HONOLULU — Cultural experiences, sustainable opportunities and locally sourced foods are important to visitors from the mainland, and those travelers are willing to pay more for those features, new research from University of Hawai‘i researchers found.
A 28-question online survey was randomly distributed to continental U.S. residents who had traveled on an airplane for vacation at least once in the last year.
Researchers from UH Manoa and UH West O‘ahu collected 455 survey responses, of which 64% were first-time visitors to Hawai‘i, while 36% had previously visited the islands.
to pay more’
When asked if respondents were willing to pay more to experience and support sustainable tourism experiences in Hawai‘i, more than 70% answered “yes,” and approximately one-third stated they would pay more than 10% more.
More than 35% of respondents were willing to pay more than 10% extra to experience culturally respectful tourism experiences in Hawai‘i, and nearly 20% were willing to pay an additional 16%.
Some of these cultural experiences, study co-author and UH Manoa School of Travel Industry Management Professor Jerry Agrusa said, may include working in a taro patch, helping to rebuild ancient Hawaiian fishponds, cleaning up invasive species on a hiking trail and/or doing a beach cleanup.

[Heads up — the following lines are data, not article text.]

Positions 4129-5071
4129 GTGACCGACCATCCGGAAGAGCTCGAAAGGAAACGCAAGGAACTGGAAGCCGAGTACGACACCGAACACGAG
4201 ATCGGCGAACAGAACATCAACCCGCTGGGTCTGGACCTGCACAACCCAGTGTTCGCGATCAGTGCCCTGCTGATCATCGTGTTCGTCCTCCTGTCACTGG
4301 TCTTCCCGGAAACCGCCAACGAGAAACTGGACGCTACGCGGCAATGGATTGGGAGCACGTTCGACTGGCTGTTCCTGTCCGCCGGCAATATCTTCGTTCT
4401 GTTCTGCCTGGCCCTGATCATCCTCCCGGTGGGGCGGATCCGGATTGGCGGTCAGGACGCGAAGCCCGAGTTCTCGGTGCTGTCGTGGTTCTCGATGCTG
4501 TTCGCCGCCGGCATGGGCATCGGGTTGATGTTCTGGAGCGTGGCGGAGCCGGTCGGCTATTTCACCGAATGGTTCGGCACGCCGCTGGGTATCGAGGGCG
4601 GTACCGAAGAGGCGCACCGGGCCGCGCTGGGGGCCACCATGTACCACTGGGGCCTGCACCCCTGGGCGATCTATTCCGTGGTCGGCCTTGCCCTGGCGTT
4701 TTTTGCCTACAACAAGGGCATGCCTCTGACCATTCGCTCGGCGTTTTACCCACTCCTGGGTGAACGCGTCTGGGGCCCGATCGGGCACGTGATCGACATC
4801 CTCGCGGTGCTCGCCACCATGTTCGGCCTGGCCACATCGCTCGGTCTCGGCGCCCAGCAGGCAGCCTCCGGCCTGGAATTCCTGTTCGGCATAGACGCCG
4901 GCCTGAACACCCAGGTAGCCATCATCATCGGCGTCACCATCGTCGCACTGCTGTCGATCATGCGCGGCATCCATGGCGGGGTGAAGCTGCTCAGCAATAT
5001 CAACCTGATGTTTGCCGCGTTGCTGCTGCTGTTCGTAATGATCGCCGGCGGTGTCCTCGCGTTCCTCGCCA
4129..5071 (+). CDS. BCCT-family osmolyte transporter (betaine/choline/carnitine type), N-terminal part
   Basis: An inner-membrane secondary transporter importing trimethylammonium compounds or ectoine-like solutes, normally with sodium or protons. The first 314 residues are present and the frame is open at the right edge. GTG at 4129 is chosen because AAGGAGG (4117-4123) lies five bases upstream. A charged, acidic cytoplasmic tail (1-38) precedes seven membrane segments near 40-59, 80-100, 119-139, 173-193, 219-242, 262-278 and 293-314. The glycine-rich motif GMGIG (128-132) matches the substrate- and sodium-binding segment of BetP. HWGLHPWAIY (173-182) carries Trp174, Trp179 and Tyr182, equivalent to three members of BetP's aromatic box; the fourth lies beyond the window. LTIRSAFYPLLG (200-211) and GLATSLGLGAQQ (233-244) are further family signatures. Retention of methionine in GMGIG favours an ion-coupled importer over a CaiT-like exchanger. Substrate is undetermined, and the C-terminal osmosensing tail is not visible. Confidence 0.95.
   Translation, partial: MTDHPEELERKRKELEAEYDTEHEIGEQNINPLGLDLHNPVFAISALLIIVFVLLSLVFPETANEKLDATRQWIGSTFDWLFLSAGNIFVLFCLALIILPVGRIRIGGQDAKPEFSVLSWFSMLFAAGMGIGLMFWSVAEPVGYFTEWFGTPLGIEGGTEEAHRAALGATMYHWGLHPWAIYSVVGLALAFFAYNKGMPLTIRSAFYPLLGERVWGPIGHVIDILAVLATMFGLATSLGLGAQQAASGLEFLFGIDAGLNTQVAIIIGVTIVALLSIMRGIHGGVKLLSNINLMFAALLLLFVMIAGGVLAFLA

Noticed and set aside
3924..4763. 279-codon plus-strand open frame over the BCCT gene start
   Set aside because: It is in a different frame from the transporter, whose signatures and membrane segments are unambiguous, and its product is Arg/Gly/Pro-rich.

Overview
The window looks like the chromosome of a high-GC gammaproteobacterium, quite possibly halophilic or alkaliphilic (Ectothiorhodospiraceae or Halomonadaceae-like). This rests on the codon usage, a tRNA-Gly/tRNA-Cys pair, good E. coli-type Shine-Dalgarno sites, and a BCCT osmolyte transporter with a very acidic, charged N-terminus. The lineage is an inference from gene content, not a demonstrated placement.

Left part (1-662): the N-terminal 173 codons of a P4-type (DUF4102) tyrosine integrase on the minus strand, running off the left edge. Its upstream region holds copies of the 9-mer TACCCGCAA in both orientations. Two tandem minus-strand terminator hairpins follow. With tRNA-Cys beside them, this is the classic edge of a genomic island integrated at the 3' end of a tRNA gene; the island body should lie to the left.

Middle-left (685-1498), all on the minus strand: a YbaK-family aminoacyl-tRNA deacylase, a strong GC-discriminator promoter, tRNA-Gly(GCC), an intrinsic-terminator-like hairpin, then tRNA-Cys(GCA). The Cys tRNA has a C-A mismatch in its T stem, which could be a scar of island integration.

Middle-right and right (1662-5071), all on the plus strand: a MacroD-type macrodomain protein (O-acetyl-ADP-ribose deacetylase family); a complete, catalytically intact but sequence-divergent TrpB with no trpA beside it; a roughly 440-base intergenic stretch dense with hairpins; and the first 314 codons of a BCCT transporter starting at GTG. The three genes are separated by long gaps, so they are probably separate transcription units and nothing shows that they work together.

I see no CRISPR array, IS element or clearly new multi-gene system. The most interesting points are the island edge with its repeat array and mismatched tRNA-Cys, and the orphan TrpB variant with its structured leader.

“One of the things that families want is that they want something educational when on vacation — something that the children bring back, and this includes learning about the local culture,” Agrusa said.
In addition, UH researchers discovered that more than 75% of respondents reported that they are willing to pay additional fees for “authentic Hawaiian cultural experiences,” which Agrusa says aligns with the Hawai‘i Tourism Authority’s newly launched Malama Hawai‘i campaign and Hawaiian Airlines’ new “travel pono” in-flight video, placing a stronger emphasis on connecting with the culture, giving back and preserving it for the future.
Paying more for
locally sourced food
A section of the survey was also dedicated to the locally sourced food/farming industry. Nearly 80% of respondents stated that they were willing to pay more to support locally grown food. More than 20% indicated that they would be willing to increase their food bill by 16% or more, while more than 37% of survey participants indicated that they would be willing to increase their bill by 11% or more.
Agrusa hopes this will encourage the farming industry to grow and partner with the hotel industry to sell their products to visitors instead of importing approximately 95% of the state’s food from around the world.
The research team comprises Agrusa, UH West O‘ahu Assistant Professor Holly Itoga, UH Manoa spring 2021 master of science in travel industry management graduate Gabriella Andrade, Ostfold University College Associate Professor Cathrine Linnes and UNLV Professor Joseph Lema.
Source: The Garden Island